Electric Predator 280 or T-Hawk 380 anyone have these???

Hello
I just purchased the August/September issue of Backyard Flyer and on page
39 there is an advertisement for two ready to fly aircraft the Predator 280
"new" and the T-Hawk 380.
I was wondering if anyone out there has had any experience with either
planes. In the pure "wow that looks neat" category I like the Predator over
the T-Hawk. But I am not welded to that choice given a negative report from
you folks out there in comparision to the T-Hawk.
Thanks for any comments and suggestions forthcoming!!!
Darrylbar
PS
I'm not a complete newbee but I've been away from the sport for about 15
years or so. My last planes were a gas powered wooden trainer (I built from a
kit) and a foam electric cessna-ish clone.
Darrylbar
Reply to
Darrylbar
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My father-in-law frequently flies a T-Hawk and loves it. He is an old-time flyer (well over 30years); is a member of a flying club (near Omaha, NE) and the T-Hawk is something he can just load up and go out with easily and quickly, and fly in a local park. A big plus for him is he has decided he really likes electrics! The T-hawk is relatively durable (not indestructible though) and comes with some spare parts (second wing, believe spare tail feathers too). I might add he does use the radio too that came with it rather than one of his other radios. So, yes, it might be a great way to start up in the hobby again but it might also be a big dead end.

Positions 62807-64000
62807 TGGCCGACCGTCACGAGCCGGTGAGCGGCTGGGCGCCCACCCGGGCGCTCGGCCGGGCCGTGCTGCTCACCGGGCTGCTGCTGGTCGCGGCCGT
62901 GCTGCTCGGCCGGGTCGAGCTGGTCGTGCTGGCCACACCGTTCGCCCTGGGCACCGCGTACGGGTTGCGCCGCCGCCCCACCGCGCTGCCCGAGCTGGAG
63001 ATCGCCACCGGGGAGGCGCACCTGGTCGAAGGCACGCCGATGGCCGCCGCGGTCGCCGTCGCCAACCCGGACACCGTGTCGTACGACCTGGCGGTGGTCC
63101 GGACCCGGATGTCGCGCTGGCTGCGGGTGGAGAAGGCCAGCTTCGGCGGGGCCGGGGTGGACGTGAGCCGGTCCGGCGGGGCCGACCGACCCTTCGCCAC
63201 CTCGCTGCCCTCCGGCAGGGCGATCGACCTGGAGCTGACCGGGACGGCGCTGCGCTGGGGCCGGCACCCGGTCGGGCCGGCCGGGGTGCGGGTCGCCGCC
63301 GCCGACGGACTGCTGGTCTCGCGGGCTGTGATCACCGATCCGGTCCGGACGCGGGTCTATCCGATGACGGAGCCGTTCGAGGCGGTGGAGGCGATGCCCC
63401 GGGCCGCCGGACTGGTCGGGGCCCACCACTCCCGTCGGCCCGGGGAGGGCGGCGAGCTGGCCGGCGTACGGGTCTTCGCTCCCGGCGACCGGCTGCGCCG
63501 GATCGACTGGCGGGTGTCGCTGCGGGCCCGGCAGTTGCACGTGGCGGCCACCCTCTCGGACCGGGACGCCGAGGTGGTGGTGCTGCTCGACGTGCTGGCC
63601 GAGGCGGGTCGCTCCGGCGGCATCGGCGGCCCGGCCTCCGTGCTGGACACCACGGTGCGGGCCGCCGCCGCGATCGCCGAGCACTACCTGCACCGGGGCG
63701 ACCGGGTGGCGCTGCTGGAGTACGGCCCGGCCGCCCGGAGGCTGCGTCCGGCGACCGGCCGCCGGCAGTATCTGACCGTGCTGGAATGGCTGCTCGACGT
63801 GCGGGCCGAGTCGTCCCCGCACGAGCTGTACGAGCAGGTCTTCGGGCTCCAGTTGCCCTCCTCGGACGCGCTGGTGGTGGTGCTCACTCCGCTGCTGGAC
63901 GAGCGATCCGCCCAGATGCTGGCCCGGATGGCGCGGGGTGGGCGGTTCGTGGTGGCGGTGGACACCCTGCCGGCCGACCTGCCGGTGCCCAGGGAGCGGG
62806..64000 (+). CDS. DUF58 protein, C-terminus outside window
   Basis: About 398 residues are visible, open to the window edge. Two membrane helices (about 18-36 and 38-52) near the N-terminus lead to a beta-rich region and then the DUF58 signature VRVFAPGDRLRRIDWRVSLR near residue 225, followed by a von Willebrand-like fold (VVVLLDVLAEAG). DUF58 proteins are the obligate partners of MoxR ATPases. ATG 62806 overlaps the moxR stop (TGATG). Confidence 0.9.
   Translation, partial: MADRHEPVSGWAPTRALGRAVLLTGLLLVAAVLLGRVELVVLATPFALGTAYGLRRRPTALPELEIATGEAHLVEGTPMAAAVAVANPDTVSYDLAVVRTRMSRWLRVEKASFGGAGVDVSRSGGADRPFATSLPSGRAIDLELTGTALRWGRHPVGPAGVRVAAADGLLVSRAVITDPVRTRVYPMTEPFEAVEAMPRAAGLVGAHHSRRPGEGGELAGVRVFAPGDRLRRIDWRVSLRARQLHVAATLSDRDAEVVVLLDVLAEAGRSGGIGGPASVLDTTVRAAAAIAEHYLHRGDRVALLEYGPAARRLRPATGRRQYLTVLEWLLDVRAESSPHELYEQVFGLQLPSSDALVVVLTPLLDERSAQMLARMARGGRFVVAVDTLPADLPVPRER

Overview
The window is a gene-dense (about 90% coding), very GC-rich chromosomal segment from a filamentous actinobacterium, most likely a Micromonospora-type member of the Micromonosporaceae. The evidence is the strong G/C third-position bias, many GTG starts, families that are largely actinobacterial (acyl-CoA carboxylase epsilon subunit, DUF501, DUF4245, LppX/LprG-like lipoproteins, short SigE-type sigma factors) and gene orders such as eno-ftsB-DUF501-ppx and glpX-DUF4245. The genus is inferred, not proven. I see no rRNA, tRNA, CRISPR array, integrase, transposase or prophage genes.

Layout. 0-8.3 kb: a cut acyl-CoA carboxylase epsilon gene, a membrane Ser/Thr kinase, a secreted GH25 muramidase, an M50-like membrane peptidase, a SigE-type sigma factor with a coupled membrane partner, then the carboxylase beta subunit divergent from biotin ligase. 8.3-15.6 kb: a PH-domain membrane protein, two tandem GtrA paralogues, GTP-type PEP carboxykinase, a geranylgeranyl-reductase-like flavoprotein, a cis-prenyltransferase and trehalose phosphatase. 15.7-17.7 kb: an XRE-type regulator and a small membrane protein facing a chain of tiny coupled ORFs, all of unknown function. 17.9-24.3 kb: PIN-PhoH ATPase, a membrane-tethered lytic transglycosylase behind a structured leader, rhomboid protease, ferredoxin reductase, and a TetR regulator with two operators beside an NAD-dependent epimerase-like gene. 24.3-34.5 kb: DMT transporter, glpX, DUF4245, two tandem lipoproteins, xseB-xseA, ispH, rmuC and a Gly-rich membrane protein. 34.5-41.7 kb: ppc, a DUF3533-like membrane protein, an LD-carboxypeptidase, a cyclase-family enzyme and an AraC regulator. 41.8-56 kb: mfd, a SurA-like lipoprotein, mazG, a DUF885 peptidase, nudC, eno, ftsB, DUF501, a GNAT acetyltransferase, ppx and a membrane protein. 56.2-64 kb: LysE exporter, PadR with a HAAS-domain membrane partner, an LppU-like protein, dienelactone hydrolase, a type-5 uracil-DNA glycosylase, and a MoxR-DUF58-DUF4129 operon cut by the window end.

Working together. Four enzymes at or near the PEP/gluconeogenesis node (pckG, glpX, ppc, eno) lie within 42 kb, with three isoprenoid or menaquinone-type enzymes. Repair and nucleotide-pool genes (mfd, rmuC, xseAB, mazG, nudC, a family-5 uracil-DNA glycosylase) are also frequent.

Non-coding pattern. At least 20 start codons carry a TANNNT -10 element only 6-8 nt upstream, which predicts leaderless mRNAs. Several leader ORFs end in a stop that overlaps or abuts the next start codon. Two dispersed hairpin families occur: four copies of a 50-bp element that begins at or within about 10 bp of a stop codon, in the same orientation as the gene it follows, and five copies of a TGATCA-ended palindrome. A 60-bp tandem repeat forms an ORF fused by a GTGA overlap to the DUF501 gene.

Some other considerations if I may: Where will you go with this? Just a diversion and not full time R/C hobby? Will this be just a 3 channel trainer to be used as a Sunday or Park Flyer? Do you think it will lead to something more capable? Do you need to start off small? Will you be flying with a club or at a local park/field? Do you want/need to go Electric vice Fuel? Will you buy it sans radio and get a 72mHz band radio (with mini-components) or use the 27mHz band radio that comes in the combo? (the 27mHz works but note it is a shared RF band including ground guys so potential RFI is definitely something to consider). Decisions decisions decisions! :)
I too recently reflected over these very questions myself as I also am returning to the hobby after a 16year break. I decided that, considering what I want to do in the hobby (which is mostly fun fly and in time kit building), I should join and fly with the local R/C flying club and use their field and expertise to help me get over the initial hump (again). I also know that in the long run I want to use at least a 4 or 5 channel setup and fly fuel powered planes vice Electric. Admittedly, the cost of all this is many times greater than just starting up with the T-Hawk so I would not necessarily rule that out. Do what your comfortable with. I ended up with a Sig LT-40 ARF, powered by an OS .46AX, and a used Futaba 4channel radio. Its assembly/construction is now complete and I hope to be able to get it test flown this coming weekend (depends on the weather, my schedule, and my trainer/test pilot's schedule. I might add too I rejoined the AMA too. Good luck!
Bruce
Reply to
Bruce
Hello Bruce!!!